From normality, comes loyalty

Date: 25th November 2021

From normality, comes loyalty…

The latest blog from our resident writer Donald Stewart.

“There is a well-known saying in boxing that if you want loyalty, buy a dog…

For those of us, of a certain age, and who look back at football of a certain vintage, it was not so much about hitting the tanner ba’ but seeing the people from our school, in the terraces and on the park. We would then cast an eye to the director’s box to see a swathe of camel haired coats of the Board who would be recruited from the small businesses and local Rotary Club of the mediocre and a wee bit wealthier than the rest of us and that was “our” club.

On the park we would hope for occasional success, a team that was head and shoulders above our local rivals and a half decent pie at half time. The sun always shone, and when it didn’t it bred stories of derring do with which to bore a new generation, and we all sang out hearts out for 90 minutes and there was never any bother.

It is, of course, utter nonsense, but we all like to reminisce.

But one thing that is irrefutable is that many a player made his professional debut and his swansong for the same team. Nomadic existences were still the norm for big players, those that caught the eye of bigger club’s scouts and went on a wander round a variety of clubs.

I was reminded of that when a statue was unveiled this week to the former Huddersfield Town, Manchester City and United and Scotland legend Denis Law. Despite making his name in the red side of Manchester, it was to the blue side of the city that he first made his mark. The truly iconic picture of him, having backheeled United to relegation in a City shirt at the tail end of his career, showed loyalty, not to the Reds but to the dignity of a man who knew his heart may not be able to be divided but the implications of his skill were to lose one of his teams to the top flight. As it turns out it was not the goal that relegated them but at the time, he felt it might be.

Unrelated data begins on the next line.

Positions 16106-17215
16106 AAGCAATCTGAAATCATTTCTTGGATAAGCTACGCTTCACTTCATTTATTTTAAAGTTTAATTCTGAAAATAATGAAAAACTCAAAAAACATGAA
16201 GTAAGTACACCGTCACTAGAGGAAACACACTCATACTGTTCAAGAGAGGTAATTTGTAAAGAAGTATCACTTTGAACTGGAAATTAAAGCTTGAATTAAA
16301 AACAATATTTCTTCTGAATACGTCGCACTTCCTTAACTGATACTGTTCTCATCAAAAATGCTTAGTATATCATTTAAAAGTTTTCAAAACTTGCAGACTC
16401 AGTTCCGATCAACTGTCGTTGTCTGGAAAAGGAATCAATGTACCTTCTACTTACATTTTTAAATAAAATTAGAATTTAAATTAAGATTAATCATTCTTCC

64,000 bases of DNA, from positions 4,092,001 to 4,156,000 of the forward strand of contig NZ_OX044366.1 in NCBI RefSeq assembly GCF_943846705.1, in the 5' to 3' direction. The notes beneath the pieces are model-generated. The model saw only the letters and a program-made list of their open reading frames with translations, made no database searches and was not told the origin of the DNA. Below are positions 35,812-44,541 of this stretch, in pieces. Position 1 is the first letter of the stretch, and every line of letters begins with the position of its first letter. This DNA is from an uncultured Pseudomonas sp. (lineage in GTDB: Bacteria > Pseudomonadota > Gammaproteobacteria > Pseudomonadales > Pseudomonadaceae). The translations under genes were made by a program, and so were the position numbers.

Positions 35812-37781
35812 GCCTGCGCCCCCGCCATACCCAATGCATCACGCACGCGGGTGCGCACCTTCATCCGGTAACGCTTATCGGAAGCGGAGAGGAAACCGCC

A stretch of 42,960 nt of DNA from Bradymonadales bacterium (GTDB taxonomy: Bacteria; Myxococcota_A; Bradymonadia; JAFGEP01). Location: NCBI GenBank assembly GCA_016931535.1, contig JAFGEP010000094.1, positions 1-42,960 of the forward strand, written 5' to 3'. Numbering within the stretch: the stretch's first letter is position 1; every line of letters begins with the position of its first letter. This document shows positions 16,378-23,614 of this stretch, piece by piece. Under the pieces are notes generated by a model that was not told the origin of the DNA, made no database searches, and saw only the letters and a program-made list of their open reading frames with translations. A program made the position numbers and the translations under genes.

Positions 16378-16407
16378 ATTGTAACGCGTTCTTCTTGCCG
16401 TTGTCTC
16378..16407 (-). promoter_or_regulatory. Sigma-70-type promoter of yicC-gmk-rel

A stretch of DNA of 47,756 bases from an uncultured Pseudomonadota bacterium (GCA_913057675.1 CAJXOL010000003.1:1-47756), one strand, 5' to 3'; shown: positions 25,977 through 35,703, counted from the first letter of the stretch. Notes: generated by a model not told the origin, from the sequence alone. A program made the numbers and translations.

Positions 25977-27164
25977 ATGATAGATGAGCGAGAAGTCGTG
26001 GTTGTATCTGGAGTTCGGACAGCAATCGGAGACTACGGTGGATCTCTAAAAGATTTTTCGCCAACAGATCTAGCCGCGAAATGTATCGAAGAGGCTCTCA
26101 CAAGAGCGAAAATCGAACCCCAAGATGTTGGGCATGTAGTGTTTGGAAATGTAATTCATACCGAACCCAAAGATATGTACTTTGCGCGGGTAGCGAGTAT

If the big names could wander round the country and walk into teams that were willing to pay for them, what of the players who were brought up on the terraces and then went on to don the colours of the local team and then stay put. They turned out in all weathers, played their heart out, no matter what leagues they were in and sometimes got rewarded at the end of a long career with a testimonial where the cash generated was their reward for not leaving our club.

There were more than a few who got as far as the loyalty but did not quite mange the testimonial. As the statue was unveiled in Aberdeen of one legend, in Hibernian, Lewis Stevenson agreed a new deal to stay with the club to continue his own legendary status. In amongst many reports of his contract extension, the desire he expressed to see out his career at Hibernian FC was refreshing. It was an example of old school loyalty in a time that players get accused of mercenariness in trying to find the best deal for their families.

And let’s not be fooled – some of them are mercenary, but quite a few, in a short career, need to maximise their earnings.

It was a refreshing thing to read. Legendary status is begun though not acquired by pledging loyalty and proving it rather than kissing the badge and signing for your rivals. That leads to infamy.

And records shall be made – not perhaps the records of the Lawman – but comparable in many ways. Stevenson is the only Hibs player to have both a League Cup and Scottish Cup winning medal – ever. The latter of the two is no longer the joke of many a cheap jibe. He is however only fourth in the list of appearances in a Hib shirt. Ahead of him are Pat Stanton, Arthur Duncan and Gordon Smith.

I am old enough to remember Stanton and his name is not just a byword for the club but also a watchword for steadiness and quality. Stevenson is well aware that the quantity of matches played depends on the quality provided by him when playing them. There seems to be very little doubt that he can contribute and with another year to run on his contract now he is certain to provide a new twist in showing that an old dog, has an old fashioned quality with the trick being to stay loyal.”

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